Belfast Telegraph

Sean O'Brien hungry to return after roaring on Ireland's Grand Slam


Injury woe: Sean O’Brien has struggled with his shoulder
Injury woe: Sean O’Brien has struggled with his shoulder

By Ruaidhri O'Connor

Sean O'Brien watched as the Aviva rose to acclaim his recently retired team-mate Jamie Heaslip and the steely professional within reasoned, "It could be worse, that could be me".

Rugby round up Newsletter

Game previews, plus expert insights and exclusive commentary from the Belfast Telegraph sports team.

Injuries have wrecked his season and denied him a second Six Nations title and a first Grand Slam. They threaten his ability to contribute to a Leinster run-in rich in potential for silverware and yet he remains full of belief that his career has a long way to run.

With every injury, the rumour mill gathers more volume as it ushers in the end. O'Brien's contemporaries are slowly stepping away, injury is claiming them one by one. Heaslip, Luke Fitzgerald, Felix Jones, Kevin McLaughlin and Eoin O'Malley all went before their time, but he has no intention of giving up just yet.

He has plenty of unfinished business once he is clear of the shoulder injury that kept him out of the final two Six Nations games and the Champions Cup quarter-final win over Saracens.

He hopes to return next weekend when Leinster take on Zebre, thus proving his fitness for the semi-final meeting with Scarlets.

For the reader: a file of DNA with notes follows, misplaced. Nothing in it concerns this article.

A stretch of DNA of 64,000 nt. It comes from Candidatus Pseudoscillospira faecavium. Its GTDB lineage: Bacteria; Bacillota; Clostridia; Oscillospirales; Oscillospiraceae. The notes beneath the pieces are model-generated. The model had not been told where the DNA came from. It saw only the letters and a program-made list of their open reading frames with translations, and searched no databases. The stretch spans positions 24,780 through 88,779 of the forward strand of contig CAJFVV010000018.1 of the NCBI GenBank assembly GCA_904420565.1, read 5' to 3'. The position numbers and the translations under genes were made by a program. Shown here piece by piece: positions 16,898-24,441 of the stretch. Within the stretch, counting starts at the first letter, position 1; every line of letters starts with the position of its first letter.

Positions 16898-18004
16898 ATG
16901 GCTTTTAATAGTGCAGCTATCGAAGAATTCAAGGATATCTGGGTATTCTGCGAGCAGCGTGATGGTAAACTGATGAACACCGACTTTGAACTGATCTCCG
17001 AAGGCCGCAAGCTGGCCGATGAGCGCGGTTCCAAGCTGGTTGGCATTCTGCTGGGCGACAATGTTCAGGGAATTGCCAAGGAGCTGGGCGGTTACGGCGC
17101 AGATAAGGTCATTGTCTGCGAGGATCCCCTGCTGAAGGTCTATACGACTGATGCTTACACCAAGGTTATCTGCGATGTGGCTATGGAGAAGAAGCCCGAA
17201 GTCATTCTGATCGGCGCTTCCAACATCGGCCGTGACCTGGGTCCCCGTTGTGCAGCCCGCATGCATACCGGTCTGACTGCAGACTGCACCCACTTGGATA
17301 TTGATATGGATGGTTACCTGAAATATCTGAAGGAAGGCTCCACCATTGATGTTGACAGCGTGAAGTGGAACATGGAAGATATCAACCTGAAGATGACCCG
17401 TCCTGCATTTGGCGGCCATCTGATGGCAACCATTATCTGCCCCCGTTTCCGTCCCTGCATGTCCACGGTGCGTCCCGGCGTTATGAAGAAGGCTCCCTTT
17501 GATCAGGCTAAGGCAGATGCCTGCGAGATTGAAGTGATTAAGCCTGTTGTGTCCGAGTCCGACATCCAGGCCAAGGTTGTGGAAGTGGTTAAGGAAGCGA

Looking down on Heaslip from the stands, he felt relieved that he has the opportunity to continue.

"The only thing I said to myself was, 'It could always be worse', he said. "At least I'm still getting back from these things and I don't have something that is career-ending.

"So, they're all fixable things so far. We're in a lucky place to be in the situation we're in, some of us.

"That's why, when we have opportunities to win trophies and be a part of something special, you don't want to miss out."

Missing out is something he's had to do, unfortunately.

He has two European Cups, the 2015 Six Nations, a Challenge Cup and a couple of PRO14s, but injury has denied him plenty.

"It's tough," he said. "You miss those big days you've worked hard for and you want to be involved in.

"When you miss the likes of a Grand Slam year like this year, it does hurt a little bit.

"But I always try to look at the positives. Next year is a World Cup year and there's a Six Nations to play for, so there's two massive opportunities to go and win two more trophies."

He watched the Grand Slam game from a pub in Tullow.

"I watched it in a local pub beside my brother-in-law's house with my best friend and about 10 others," he recalled.

"I was shouting and roaring at the telly like anyone else and delighted at the end of it all."

Belfast Telegraph


From Belfast Telegraph